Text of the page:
Meanings – I
by Michael Brenner on 15 Apr 2021 1 Comment

Alexis de Tocqueville observed in his classic Democracy In America that the country’s citizens did not ‘discuss, they ‘debated.’ Self-affirmation took precedence over the exchange of thoughts. Prevailing in a contest of persons and ideas was more important than reaching a better understanding of the subject at issue. Those traits are more pronounced today than they were in the 1830s.


Among the factors contributing to this phenomenon is the abuse of language. The downgrading of precision in use of words and terms is at once cause and reinforced effect. Often, we literally do not know what we are talking about due to murkiness of their meanings. Let’s consider some examples.




Transgender, transgender everywhere – and not a drop of enlightenment. It’s like a pronoun with multiple antecedent nouns that nobody bothers to differentiate. This is so even as it roils universities, sets off student protest marches, embroils Olympic organizations in daunting legal battles, sparks acrimonious political fights, while stirring ethicists and commentators to take to their computer keyboards. Never have so many expended so much for so little gain in understanding. For this maelstrom has swept into our lives even though almost none of the above mentioned know what they are talking about – literally. The few that may seemingly take pains not to reveal it.


Let’s list these varied meanings:


1) Bisexual: This is the simplest – someone of distinct gender characteristics who is both heterosexual and homosexual. 


2) Asexual for physiological and/or psychological reasons – extremely rare.


3) True Transgender: Someone who has rudimentary sexual organs of both genders.


4) Hormonic Transgender: Someone whose balance of gender hormones exceeds the normal range for persons with one or the other physical traits. (This is the principal cause of contention in disputes over eligibility for participation in athletic competitions such as track & field). It is important to note that it is biologically impossible for there to be a significant discrepancy between one’s pronounced hormonic balance and one’s physical attributes).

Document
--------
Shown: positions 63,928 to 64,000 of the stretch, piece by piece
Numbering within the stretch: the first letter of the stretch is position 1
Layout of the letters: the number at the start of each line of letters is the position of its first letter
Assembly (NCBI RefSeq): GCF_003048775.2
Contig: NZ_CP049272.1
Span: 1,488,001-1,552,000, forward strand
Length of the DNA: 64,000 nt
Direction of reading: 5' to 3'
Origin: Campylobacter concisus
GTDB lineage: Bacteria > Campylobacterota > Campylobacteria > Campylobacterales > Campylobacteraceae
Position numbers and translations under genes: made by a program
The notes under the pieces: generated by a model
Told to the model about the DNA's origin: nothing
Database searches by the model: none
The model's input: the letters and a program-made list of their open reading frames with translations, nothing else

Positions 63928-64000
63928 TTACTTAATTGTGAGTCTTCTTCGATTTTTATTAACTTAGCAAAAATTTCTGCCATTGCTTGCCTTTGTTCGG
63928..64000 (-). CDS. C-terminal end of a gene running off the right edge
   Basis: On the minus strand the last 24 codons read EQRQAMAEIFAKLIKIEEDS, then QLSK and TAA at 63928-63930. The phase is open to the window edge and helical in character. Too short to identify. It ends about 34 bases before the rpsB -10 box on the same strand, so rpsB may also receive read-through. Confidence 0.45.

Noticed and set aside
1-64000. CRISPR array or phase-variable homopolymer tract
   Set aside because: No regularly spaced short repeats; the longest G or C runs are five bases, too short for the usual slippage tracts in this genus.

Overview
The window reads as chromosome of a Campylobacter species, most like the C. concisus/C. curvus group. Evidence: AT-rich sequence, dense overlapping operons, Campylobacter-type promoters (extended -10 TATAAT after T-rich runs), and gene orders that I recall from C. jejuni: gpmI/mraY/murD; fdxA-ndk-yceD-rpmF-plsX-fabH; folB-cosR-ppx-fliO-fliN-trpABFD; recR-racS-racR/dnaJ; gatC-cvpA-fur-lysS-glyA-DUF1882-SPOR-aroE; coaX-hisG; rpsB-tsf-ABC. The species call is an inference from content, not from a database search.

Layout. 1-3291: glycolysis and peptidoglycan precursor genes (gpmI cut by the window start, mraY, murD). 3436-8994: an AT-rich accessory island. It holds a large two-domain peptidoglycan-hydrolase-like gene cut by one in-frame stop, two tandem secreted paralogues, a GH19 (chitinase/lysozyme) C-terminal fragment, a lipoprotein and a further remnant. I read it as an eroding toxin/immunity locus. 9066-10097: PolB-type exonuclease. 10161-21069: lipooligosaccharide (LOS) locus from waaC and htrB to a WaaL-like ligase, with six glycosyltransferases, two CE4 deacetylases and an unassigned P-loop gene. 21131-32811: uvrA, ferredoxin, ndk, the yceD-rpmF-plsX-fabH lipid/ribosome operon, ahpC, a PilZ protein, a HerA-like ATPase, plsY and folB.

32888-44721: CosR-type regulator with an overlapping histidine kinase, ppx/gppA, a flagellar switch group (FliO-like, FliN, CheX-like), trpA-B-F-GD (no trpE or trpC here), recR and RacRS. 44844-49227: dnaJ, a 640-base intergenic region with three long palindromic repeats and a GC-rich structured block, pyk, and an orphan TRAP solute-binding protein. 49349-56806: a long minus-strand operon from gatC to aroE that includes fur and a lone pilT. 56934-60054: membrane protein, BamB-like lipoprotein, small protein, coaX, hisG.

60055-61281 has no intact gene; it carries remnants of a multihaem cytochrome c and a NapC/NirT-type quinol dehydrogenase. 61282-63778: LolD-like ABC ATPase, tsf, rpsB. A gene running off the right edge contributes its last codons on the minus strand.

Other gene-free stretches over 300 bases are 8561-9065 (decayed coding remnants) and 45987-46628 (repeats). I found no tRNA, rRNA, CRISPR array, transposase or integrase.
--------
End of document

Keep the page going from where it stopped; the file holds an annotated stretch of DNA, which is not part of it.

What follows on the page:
5) Incongruence (Gender Dysphoria): Someone who’s physical and psychological identities diverge. The former may be well defined, yet the person ‘feels’ as being of the other gender identity. The causes or confirming evidence of this rare phenomenon are obscure; are they environmental (treatment as infants) or due to some sort of ‘mix-up’ in brain chemistry/ circuitry? This type of ‘incongruence’ has come into vogue in recent years as a fancy explanation for homosexuality or bi-sexuality. More disturbingly, it provides a justification for encouraging youngsters to think of ‘sexual preference’ as a choice – the socially uninhibited expression of free will. 



6) Sex Change: It has become fairly common (actual numbers unknown) for people - even young children – to undergo drastic ‘cosmetic surgery’ to substitute one set of sex organs for another (artificial) set. It is combined with hormone therapy that influences secondary sexual characteristics. The latter alone also can be administered to some persons who fit into the above categories.


Sex change surgery often is treated in the literature in a rather casual fashion. It is a gruesome, radical procedure. Today, unknown thousands of young children are diagnosed – first by their parents and then by their physicians – as being in this condition. They then begin a multi-year process of “gender identity affirmation.” They are given large doses of ‘counter’ hormones, socialized as the ‘preferred’ sex, and at the age of about 9 are administered medications – ‘puberty blockers’, that ‘pause’ their biological development toward puberty.